OPAC Usability Problems of Archives: A Case Study of the Hong Kong Film Archive

OPAC Usability Problems of Archives: A Case Study of the Hong Kong Film Archive

Ada Chi Wai Chung (The University of Hong Kong, Pok Fu Lam, Hong Kong) and Dickson K. W. Chiu (Faculty of Education, The University of Hong Kong, Pok Fu Lam, Hong Kong)
DOI: 10.4018/IJSSOE.2016010104
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Abstract

This study aims to explore common pitfalls of design and functional issues of Open Public Access Catalogue (OPAC) systems for archives for the general public and suggest solutions to approach such problems. Other than general users, this study also suggests ways to enhance the OPAC system to make it more user-friendly to users with special needs, such as the elderly and children. This paper uses a case study approach to evaluate the usability of the OPAC system in the Hong Kong Film Archive (HKFA), which is a representative and important archive of its type. The paper provides practical insights on common pitfalls of design and functional issues of OPAC for archives under such context (such as searching user-friendliness) and suggests technical solutions (such as Web 2.0 and more user friendly input devices) to approach such problems. Although we carried out this usability study mainly based on observation without direct interaction with their target users, we already discover adequate and significant problems for the discussions and suggestions in this paper. The paper includes implications and suggestion for archives to improve the usability and functionality of their OPAC systems, which is a key to their public services. Recently, implementing public Web-based access to archives has become popular. However, there are just few usability studies on such OPAC systems, especially for archives facing the general public instead of just professionals.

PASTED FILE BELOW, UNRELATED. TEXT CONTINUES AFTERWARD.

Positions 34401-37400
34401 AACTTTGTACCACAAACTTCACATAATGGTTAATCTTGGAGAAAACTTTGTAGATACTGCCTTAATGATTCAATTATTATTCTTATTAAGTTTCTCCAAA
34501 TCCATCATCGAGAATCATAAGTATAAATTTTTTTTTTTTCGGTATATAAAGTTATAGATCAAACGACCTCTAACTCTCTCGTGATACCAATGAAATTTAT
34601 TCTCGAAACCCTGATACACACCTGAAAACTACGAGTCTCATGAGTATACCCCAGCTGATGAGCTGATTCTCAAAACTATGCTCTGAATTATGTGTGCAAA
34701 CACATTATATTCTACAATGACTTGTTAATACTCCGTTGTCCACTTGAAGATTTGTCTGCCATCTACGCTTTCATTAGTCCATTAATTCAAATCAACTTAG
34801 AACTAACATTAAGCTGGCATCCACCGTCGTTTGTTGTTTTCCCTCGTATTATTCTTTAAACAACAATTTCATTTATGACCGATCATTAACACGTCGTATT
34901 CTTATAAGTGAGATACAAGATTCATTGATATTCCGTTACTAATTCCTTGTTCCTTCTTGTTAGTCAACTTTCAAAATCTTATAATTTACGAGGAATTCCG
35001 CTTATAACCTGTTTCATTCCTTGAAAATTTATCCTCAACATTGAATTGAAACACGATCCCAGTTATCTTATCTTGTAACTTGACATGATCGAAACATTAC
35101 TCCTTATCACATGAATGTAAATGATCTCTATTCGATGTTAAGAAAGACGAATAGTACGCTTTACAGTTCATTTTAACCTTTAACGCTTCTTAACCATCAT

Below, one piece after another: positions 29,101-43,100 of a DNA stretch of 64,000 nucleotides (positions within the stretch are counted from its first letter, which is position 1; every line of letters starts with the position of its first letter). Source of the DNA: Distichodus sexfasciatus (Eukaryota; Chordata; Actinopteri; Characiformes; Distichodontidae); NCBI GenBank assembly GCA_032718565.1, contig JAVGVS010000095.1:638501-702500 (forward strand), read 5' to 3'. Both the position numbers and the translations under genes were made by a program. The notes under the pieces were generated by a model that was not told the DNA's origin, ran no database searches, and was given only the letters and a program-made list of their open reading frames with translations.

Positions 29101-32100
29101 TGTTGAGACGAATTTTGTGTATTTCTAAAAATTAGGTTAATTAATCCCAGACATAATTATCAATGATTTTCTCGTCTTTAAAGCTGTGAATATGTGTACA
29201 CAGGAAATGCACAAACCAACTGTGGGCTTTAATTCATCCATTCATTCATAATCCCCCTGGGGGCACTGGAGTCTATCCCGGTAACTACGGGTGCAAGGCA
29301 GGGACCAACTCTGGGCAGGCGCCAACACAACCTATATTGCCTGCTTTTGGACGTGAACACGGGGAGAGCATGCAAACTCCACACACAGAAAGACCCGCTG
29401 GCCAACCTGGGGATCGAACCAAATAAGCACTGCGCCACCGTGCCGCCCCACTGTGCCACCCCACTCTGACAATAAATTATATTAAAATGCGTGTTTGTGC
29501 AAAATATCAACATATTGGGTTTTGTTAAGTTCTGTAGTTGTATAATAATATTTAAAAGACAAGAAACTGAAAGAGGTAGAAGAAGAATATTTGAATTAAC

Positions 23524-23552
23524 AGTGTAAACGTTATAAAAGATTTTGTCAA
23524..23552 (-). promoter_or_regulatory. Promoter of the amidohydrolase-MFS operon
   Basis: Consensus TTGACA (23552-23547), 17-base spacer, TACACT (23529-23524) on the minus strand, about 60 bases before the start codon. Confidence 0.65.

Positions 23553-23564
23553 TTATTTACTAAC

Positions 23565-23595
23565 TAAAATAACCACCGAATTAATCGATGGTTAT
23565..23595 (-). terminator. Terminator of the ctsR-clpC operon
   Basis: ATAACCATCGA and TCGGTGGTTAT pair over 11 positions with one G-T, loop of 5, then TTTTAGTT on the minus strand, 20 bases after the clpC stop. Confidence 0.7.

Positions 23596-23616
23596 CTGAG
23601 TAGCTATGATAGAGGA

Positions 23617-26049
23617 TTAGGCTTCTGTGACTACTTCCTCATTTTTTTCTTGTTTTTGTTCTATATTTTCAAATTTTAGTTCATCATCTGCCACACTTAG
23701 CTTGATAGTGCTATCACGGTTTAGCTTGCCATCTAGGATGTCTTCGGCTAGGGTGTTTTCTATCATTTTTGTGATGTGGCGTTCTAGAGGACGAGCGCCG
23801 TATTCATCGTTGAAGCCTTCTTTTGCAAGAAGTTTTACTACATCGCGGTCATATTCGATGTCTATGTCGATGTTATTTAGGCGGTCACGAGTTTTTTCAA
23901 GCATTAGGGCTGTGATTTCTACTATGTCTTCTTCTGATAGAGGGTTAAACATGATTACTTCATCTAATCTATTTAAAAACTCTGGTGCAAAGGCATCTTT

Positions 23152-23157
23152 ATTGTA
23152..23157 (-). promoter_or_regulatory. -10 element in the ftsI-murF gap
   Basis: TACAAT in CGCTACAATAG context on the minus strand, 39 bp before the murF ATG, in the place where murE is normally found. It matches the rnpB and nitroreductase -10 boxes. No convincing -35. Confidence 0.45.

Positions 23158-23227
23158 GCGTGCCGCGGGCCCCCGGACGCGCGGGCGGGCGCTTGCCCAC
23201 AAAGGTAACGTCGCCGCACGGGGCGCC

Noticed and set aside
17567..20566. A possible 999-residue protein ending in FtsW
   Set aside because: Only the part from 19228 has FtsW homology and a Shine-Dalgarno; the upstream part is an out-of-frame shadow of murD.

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Literature Review

Users often concern the user-friendliness of an information system, but what is user-friendly really mean to them? According to the Merriam-Webster dictionary, user-friendly means “easy to learn, use, understand, or deal with”2. According to Wikipedia, it also refers as usability, meaning the ease of use and learnability of a human-made object, which can be a software application, website, book, tool, machine, process, or anything a human interacts with3. As McLaughlin, Simon, and Gillan (2010) described, a key benefit of usability is increased customer satisfaction.

In order to design an OPAC that is easy-to-use and satisfy diverse user information needs, there is a need to understand common problems encountered. Besides common users with different level of computing experience, elderly and children users with special needs also need to be consider.. Solomon (1993) and Larkin-Lieffers (2000) suggested common problems such as not knowing the correct spelling, having a high computer anxiety, and also age-related physical barriers. Yee (1991) also summarized some difficulties that library catalogue users commonly encountered.

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